Paul and Rhonda concur that most of all this week is a time dedicated to their family. “This is clearly the highlight of our year. We cry when we leave and we anticipate it all year. It’s right up there next to Christmas.”

The mission of Family Burn Camp is three-fold: recreation, family togetherness and an opportunity to exchange information that enriches family life and interfamily relationships. This mission is enhanced by bringing together families facing similar challenges. The opportunity for exchange of information is facilitated through regularly scheduled support groups for parents, siblings, and the child who has been burned, laying the groundwork for private conversations and networking. The success of the Family Burn Camp at Camp duNord has led to expansion of the concept. A second camp was established at Snow Mountain Ranch, Winter Park, Colorado in October, 2001. Our hats are off to the wisdom of the Mahtomedi High School committee who challenged us and continue to support us in this important endeavor.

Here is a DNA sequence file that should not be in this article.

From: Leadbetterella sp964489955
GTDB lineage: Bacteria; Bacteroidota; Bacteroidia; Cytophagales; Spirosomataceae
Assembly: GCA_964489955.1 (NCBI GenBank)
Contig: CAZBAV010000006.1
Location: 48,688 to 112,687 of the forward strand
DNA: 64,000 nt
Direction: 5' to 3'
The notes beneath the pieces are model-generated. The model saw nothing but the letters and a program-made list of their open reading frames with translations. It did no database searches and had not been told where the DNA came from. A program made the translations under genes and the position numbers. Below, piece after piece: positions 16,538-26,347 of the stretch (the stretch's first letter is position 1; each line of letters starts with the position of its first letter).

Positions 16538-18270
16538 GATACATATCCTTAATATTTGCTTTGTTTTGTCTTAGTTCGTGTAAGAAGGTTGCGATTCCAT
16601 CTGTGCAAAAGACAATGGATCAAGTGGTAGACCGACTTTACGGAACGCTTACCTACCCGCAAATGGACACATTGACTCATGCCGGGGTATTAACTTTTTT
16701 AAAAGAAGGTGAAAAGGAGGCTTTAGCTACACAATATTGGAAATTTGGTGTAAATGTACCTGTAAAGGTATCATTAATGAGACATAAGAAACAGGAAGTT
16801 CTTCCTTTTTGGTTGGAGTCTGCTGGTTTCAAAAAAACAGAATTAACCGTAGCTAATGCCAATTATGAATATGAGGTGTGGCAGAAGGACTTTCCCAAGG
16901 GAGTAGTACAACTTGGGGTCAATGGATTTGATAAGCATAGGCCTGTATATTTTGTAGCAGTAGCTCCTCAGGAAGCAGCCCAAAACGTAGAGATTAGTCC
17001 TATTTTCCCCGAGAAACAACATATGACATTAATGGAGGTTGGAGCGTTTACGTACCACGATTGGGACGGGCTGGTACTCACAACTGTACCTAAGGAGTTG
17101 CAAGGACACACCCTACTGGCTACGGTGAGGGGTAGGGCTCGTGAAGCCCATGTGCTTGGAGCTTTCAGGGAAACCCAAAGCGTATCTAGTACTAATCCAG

Marion Doctor, LCSW, is Programs Coordinator at The Children’s Hospital Burn Center and Assistant Clinical Professor, University of Colorado School of Medicine. Marion is the director of The Children’s Hospital Burn Camps Program. She is also a founding member of the International Federation of Burn Camps.


This story is an excerpt from The Phoenix Society’s® Burn Support News, Fall Edition 2002, Issue 3. Burn Support News is a quarterly publication that contains articles on the emotional, psychological, and social aspects of burn recovery.  All Rights Reserved.